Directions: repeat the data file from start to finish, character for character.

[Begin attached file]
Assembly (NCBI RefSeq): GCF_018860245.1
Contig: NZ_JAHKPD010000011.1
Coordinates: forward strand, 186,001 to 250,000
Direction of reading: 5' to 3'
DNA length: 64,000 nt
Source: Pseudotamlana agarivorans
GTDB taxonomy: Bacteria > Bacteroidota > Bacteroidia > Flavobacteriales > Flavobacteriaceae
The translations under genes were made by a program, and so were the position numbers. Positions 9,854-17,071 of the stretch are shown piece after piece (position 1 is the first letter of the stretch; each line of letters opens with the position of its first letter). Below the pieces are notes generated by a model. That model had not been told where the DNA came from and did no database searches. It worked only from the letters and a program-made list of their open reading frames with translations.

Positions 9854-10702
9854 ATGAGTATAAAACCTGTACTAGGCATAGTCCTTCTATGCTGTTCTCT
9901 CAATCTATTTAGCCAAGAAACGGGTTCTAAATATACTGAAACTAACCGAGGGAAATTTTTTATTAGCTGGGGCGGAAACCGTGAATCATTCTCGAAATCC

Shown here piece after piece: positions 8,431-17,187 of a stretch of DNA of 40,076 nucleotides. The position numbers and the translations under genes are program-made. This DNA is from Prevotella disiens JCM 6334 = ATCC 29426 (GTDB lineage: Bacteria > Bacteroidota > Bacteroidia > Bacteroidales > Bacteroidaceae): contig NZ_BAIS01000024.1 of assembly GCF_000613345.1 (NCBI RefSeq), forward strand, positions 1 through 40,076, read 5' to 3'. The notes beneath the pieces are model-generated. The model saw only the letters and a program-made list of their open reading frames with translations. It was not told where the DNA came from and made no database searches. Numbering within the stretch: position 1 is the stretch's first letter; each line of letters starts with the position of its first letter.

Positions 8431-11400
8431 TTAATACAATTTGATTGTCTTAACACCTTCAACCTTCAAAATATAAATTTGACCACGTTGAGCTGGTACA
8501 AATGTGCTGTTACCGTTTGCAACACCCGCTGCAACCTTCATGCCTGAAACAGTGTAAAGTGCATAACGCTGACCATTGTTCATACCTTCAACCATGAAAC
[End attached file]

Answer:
Assembly (NCBI RefSeq): GCF_018860245.1
Contig: NZ_JAHKPD010000011.1
Coordinates: forward strand, 186,001 to 250,000
Direction of reading: 5' to 3'
DNA length: 64,000 nt
Source: Pseudotamlana agarivorans
GTDB taxonomy: Bacteria > Bacteroidota > Bacteroidia > Flavobacteriales > Flavobacteriaceae
The translations under genes were made by a program, and so were the position numbers. Positions 9,854-17,071 of the stretch are shown piece after piece (position 1 is the first letter of the stretch; each line of letters opens with the position of its first letter). Below the pieces are notes generated by a model. That model had not been told where the DNA came from and did no database searches. It worked only from the letters and a program-made list of their open reading frames with translations.

Positions 9854-10702
9854 ATGAGTATAAAACCTGTACTAGGCATAGTCCTTCTATGCTGTTCTCT
9901 CAATCTATTTAGCCAAGAAACGGGTTCTAAATATACTGAAACTAACCGAGGGAAATTTTTTATTAGCTGGGGCGGAAACCGTGAATCATTCTCGAAATCC

Shown here piece after piece: positions 8,431-17,187 of a stretch of DNA of 40,076 nucleotides. The position numbers and the translations under genes are program-made. This DNA is from Prevotella disiens JCM 6334 = ATCC 29426 (GTDB lineage: Bacteria > Bacteroidota > Bacteroidia > Bacteroidales > Bacteroidaceae): contig NZ_BAIS01000024.1 of assembly GCF_000613345.1 (NCBI RefSeq), forward strand, positions 1 through 40,076, read 5' to 3'. The notes beneath the pieces are model-generated. The model saw only the letters and a program-made list of their open reading frames with translations. It was not told where the DNA came from and made no database searches. Numbering within the stretch: position 1 is the stretch's first letter; each line of letters starts with the position of its first letter.

Positions 8431-11400
8431 TTAATACAATTTGATTGTCTTAACACCTTCAACCTTCAAAATATAAATTTGACCACGTTGAGCTGGTACA
8501 AATGTGCTGTTACCGTTTGCAACACCCGCTGCAACCTTCATGCCTGAAACAGTGTAAAGTGCATAACGCTGACCATTGTTCATACCTTCAACCATGAAAC